W.Va. DA offers tips for livestock suffering drought

W.Va. DA offers tips for livestock suffering drought
Cornfield drying in the autumn along the Ohio River near Murraysville, West Virginia.

Officials at the state Department of Agriculture are offering the following recommendations to farmers whose livestock are suffering from water shortages as a result of drought.


Commissioner of Agriculture Kent Leonhardt says steps can be taken to remedy some problems now and as winter approaches.

"When the weather gets this hot, farmers have to use extra resources to keep crops, as well as animals, healthy," Leonhardt said. "As traditional sources of water run low, farmers are forced to find alternative sources."

WVU Extension Specialist Edward Rayburn says farmers might even consider selling off market-ready animals.


"Farmers should dust off their drought management plans," Rayburn said.

"If need be, balance off the herd by selling those animals ready for market. We do not want farmers to lose or have to sell underweight animals."

The department is providing the following advice in conjunction with the West Virginia Conservation Agency, WVU Extension Service, and the USDA Farm Service Agency.

  • Make sure livestock have adequate high-quality water—low in minerals such as salts, sodium, iron, sulfur, and aluminum.
  • Ensure cattle are not heat-stressed. Watch for panting. As the season progresses and temperatures cool, heat stress is less likely.
  • If you are out of pasture, confine animals to one pasture or aftermath hayfield with adequate water and feed hay.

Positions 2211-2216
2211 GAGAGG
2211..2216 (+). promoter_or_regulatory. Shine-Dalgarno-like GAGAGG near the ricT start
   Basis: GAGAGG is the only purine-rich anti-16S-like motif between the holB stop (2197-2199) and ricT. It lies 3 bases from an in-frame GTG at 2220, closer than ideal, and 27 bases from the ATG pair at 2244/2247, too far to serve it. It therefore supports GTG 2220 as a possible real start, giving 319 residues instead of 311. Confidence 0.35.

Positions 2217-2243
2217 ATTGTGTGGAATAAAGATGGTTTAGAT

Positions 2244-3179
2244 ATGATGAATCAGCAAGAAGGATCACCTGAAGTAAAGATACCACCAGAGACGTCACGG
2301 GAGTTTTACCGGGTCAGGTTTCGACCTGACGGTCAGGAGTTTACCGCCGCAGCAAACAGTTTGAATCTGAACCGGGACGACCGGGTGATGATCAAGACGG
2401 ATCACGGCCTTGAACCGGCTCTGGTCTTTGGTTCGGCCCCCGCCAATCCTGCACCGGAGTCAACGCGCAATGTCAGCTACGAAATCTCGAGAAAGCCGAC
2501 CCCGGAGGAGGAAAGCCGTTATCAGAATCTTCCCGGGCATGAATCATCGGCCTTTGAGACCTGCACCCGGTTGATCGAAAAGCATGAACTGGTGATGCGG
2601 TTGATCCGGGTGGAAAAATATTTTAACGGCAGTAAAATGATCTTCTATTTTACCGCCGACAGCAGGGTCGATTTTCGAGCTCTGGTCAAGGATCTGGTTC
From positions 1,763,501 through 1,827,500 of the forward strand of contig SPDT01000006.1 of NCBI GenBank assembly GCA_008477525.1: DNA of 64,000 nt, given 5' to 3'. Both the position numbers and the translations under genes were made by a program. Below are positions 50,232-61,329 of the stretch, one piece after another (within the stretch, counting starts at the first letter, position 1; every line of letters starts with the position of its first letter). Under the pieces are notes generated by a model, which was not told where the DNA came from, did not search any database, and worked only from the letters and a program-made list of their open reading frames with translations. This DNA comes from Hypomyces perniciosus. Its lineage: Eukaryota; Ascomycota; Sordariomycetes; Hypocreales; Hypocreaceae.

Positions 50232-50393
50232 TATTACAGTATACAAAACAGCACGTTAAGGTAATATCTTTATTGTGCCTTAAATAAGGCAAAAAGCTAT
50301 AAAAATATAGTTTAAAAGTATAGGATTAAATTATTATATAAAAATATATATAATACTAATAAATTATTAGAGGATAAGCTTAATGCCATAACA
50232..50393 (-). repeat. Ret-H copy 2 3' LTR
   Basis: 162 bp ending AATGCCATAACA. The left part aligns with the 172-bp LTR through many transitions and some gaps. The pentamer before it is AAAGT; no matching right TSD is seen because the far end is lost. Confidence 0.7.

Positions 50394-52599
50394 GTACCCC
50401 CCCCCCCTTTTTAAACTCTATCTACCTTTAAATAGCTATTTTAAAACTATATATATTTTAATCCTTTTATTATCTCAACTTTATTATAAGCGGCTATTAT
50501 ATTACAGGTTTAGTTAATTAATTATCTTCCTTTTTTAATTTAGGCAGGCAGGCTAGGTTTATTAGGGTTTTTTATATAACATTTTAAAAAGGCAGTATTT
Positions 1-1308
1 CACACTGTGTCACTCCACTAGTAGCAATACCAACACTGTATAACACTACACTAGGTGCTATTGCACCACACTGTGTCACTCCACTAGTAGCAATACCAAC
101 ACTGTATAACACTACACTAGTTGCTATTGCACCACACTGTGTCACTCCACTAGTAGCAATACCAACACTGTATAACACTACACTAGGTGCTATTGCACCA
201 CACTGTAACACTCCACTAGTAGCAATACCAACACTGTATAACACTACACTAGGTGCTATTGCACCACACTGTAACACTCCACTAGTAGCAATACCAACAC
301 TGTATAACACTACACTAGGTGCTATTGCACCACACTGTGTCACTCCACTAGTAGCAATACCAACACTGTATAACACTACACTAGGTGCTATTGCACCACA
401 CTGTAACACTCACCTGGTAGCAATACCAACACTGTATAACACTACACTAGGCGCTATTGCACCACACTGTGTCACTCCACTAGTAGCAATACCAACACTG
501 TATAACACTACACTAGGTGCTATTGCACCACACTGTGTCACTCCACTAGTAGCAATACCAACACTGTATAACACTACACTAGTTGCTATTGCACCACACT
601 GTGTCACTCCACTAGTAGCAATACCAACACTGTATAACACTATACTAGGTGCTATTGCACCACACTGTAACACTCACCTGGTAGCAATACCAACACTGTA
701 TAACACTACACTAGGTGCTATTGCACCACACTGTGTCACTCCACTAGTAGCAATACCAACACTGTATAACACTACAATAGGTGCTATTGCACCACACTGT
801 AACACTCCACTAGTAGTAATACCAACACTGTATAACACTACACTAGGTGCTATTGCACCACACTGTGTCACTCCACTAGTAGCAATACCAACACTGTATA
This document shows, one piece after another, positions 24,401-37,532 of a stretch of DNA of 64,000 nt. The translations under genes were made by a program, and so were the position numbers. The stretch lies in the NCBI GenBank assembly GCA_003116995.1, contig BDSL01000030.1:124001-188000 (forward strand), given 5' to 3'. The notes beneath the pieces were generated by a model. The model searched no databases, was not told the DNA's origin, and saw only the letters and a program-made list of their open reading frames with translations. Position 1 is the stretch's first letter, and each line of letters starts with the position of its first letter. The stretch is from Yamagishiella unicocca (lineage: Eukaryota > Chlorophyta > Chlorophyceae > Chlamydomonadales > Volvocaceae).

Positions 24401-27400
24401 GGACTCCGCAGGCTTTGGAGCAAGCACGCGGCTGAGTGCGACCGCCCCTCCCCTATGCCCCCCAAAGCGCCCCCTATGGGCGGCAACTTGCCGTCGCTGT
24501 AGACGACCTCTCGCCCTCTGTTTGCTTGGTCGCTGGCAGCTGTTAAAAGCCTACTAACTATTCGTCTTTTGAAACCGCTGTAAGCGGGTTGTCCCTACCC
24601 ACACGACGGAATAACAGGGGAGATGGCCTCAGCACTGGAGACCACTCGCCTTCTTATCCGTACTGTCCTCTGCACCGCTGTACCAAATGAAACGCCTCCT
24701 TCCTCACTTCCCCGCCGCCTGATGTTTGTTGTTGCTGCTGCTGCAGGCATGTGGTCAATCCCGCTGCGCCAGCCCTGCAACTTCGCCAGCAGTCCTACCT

• Do not make the cattle clean up all the hay. Allow for a 10-percent refusal to ensure that they have adequate feed.
  • The best field or pasture to feed on is one that has a lower soil-test value for potassium (K) and phosphorus (P). The soil in such a field will respond to the nutrients recycled from the wasted hay and manure.
  • Once rain replenishes the soil and plants start growing again, move cattle to new pasture once that pasture reaches 8 to 10 inches in height.
  • Inventory your hay and pasture supplies now to ensure there is adequate forage for fall grazing and sufficient hay to make it through the winter.
  • If you need to haul water you can use caged water tanks from chemical and food industries. Be sure to read the labels on the containers and only use these containers if you know they were used for food.
  • Farmers can also acquire caged water tanks from the chemical and food industries. Again, be sure to read the labels on containers and only use containers if you know they were used for food.

Farmers should report drought conditions or any livestock deaths to their local Farm Service Agency Office. For more information, farmers may review this .


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